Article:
Source: Pottstown Mercury; 5/6/2019

Lower Merion to consider sidewalk ordinance amendment
The Board of Commissioners of Lower Merion Township will consider an ordinance to amend Chapter 133, “Streets and Sidewalks,” at a public hearing on Wednesday, May 15, at 7:30 p.m. The ordinance amendment will require that sidewalks be repaired when there is a difference in elevation between sidewalk blocks, or cracks within a block, of more than one-quarter of an inch, or when a sidewalk crack is more than a half-inch in width, or when a sidewalk block displays a spalling or flaking condition. The full text of the ordinance can be examined on the township website. Sidewalk inspection is included in Lower Merion Township’s resale certification process.
Source: Main Line Times; 5/5/2019

Long-delayed section of Schuylkill River Trail opened
Montgomery County recently completed construction of 1.1 miles of multi-use trail and the installation of one mile of shared bicycle lanes along Industrial Highway and Hanover streets in Pottstown and Lower Pottsgrove. The county funded the design and roughly $810,000 in remaining construction costs, with the Department of Conservation & Natural Resources (DCNR) providing a $199,000 grant toward construction. The trail section will eventually link Riverfront Park with the river crossing now being built onto the Route 422 bridge into Chester County. Work will soon be underway in Chester County for the four-mile section linking the bridge crossing with the finished trail section at Linfield Road in Parker Ford, as well as paving a six-mile section of trail from Parker Ford to the Phoenixville Borough line. The Schuylkill River Trail is one of the state’s highest-priority trails, said Jean Lynch, regional advisor for Bureau of Recreation Conservation for DCNR. Click here for more information about the Schuylkill River Trail.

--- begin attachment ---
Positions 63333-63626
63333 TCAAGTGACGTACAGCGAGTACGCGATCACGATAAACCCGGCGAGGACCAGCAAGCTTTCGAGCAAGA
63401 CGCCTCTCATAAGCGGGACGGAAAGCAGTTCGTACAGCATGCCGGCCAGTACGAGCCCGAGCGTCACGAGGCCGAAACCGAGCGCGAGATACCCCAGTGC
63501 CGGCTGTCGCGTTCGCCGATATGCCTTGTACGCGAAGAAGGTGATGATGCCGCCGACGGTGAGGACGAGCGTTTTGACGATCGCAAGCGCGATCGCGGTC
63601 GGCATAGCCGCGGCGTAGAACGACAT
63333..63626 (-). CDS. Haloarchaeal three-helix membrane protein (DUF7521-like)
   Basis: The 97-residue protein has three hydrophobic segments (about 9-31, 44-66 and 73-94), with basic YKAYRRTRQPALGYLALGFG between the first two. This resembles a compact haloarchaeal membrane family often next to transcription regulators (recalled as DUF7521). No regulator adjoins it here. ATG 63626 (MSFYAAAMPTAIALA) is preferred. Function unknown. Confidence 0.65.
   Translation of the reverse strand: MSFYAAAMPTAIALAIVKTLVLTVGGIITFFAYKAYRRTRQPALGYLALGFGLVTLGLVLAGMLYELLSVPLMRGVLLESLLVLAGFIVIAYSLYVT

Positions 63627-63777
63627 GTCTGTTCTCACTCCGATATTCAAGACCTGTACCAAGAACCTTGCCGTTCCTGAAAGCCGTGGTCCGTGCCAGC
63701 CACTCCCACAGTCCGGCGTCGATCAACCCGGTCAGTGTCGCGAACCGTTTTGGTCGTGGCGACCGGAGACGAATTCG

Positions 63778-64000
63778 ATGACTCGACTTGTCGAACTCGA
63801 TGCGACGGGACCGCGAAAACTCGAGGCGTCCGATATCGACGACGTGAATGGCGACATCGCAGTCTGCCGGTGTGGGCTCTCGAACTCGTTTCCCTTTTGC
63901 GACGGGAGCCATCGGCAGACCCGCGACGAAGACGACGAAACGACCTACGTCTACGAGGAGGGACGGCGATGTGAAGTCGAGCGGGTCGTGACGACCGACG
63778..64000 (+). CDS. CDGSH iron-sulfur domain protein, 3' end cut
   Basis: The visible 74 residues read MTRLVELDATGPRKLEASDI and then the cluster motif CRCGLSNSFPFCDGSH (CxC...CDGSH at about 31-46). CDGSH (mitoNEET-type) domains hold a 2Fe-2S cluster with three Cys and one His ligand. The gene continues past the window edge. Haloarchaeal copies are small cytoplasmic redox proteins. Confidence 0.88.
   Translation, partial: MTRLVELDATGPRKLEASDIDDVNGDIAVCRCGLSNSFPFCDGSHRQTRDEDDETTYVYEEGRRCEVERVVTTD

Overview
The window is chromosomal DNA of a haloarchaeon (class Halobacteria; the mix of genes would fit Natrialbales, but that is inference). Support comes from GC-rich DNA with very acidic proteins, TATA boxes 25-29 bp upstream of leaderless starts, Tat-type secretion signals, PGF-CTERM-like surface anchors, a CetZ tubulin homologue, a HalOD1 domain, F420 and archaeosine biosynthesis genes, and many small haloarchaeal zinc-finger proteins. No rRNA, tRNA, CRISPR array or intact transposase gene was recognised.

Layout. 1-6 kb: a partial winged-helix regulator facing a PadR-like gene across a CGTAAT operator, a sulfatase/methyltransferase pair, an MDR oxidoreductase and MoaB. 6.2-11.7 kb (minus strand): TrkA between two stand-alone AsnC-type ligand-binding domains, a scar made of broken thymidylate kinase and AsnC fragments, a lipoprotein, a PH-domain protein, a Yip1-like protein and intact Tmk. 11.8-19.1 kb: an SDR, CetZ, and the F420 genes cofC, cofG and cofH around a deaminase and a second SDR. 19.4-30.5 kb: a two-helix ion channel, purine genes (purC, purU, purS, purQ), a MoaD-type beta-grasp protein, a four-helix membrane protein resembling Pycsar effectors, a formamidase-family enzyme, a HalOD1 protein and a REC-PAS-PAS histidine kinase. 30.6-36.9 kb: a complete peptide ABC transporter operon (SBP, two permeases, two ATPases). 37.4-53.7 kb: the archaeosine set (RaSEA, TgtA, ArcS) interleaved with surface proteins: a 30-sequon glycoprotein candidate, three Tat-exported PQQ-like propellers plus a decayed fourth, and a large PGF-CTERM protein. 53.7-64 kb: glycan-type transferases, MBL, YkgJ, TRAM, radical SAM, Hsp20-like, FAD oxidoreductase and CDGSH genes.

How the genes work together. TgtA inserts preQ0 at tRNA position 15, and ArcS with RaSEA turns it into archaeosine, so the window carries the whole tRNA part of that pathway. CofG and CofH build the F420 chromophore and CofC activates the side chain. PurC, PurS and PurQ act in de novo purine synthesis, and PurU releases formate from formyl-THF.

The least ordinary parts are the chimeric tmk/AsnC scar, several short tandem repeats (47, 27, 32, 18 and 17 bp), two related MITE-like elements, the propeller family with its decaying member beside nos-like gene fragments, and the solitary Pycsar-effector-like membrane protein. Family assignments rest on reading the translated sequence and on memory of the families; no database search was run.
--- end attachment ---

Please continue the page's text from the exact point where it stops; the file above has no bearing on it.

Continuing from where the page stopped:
Source: Pottstown Mercury; 4/29/2019

Sen. Muth plans town hall in Worcester
State Sen. Katie Muth (D-44) will host a town hall meeting on Saturday, May 11, from 2 to 3:30 p.m. at the Meadowood Senior Living Schultz Community Center, 3205 Skippack Pike, Worcester. Details can be found at www.senatormuth.com/event/town-hall-may-2019/. The town hall is open to all constituents and the general public.
Source: Office of Senator Muth; 5/6/2019

Philadelphia

Abatement is getting primary attention